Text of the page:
Charles, Mar 12, 2009
    #11
  12. Stormin Mormon

    Bob Larter Guest

    Stormin Mormon wrote:
    > I don't remember how old. At least a year. I've got a bunch
    > of the Duracell 2650, which I rotate in random order. It's
    > very possible they are just used up, and not holding a
    > charge.


    That sounds very likely, from your description.
    To get the longest life in future, you should _not_ use/charge them in
    random order - keep them in sets. If you do that, you should be able to
    get hundreds of charge/discharge cycles out of them.

    It's also worth mentioning that NiMH cells self-discharge over time,
    even when they're not being used. If it's been more than a week since I
    last used a particular set, I'll top it up before using it.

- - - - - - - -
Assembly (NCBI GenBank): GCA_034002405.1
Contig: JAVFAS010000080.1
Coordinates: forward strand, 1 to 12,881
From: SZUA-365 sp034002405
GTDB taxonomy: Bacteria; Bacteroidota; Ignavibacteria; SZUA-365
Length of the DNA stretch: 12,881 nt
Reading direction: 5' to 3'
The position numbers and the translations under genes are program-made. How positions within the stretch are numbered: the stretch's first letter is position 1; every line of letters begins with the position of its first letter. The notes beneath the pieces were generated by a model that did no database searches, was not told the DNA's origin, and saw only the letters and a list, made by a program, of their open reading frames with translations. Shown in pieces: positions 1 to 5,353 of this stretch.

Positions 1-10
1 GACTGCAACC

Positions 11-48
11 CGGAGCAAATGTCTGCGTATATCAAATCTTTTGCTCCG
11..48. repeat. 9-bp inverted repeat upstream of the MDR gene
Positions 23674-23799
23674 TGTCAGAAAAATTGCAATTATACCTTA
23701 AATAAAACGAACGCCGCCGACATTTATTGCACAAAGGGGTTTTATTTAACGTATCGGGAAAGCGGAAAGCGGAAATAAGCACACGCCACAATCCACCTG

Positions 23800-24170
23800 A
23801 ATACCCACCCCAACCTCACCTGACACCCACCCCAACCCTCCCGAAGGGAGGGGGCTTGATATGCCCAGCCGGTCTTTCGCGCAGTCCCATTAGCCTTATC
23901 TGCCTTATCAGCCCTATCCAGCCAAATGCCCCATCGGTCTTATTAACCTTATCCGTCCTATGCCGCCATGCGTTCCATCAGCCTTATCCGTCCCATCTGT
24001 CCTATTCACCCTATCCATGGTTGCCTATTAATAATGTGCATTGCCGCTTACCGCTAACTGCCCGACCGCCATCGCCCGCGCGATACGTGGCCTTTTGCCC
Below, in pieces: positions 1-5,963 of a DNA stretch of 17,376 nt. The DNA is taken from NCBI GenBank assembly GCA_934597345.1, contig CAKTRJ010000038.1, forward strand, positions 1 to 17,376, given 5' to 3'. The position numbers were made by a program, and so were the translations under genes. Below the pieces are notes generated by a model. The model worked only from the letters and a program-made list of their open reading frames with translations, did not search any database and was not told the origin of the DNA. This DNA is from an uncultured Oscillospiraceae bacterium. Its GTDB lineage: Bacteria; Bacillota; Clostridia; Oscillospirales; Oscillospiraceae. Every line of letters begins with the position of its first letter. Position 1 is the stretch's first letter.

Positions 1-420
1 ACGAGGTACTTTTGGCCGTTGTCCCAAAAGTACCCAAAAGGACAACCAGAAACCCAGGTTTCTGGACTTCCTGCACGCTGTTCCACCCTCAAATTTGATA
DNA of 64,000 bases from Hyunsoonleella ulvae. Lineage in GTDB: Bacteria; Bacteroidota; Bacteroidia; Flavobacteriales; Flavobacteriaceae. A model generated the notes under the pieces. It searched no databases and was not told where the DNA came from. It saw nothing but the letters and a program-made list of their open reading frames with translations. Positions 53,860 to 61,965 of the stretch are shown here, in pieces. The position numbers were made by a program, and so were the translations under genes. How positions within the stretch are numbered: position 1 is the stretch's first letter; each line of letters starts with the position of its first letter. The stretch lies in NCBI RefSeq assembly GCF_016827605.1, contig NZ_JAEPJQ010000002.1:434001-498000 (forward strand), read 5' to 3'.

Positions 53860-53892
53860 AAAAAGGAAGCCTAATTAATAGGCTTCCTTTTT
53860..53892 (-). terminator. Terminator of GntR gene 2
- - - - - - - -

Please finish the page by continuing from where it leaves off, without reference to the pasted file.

--
    W
    . | ,. w , "Some people are alive only because
    \|/ \|/ it is illegal to kill them." Perna condita delenda est
    ---^----^---------------------------------------------------------------
     
    Bob Larter, Mar 13, 2009
    #12
  13. Stormin Mormon

    Bob Larter Guest

    Stormin Mormon wrote:
    > What's the usual life for NiMH? I can't really remember how
    > old these are, but likely two years.


    If you've been using them regularly over that time, they're very likely
    dead.

    --
    W
    . | ,. w , "Some people are alive only because
    \|/ \|/ it is illegal to kill them." Perna condita delenda est
    ---^----^---------------------------------------------------------------
     
    Bob Larter, Mar 13, 2009
    #13
  14. Bob Larter wrote:
    []
    > It's also worth mentioning that NiMH cells self-discharge over time,
    > even when they're not being used. If it's been more than a week since
    > I last used a particular set, I'll top it up before using it.


    A disadvantage which Sanyo eneloops appear to have overcome - and they
    seem to last longer in my GPS that high-capacity NiMH cells....

    David
     
    David J Taylor, Mar 13, 2009
    #14
  15. Stormin Mormon

    Bob Larter Guest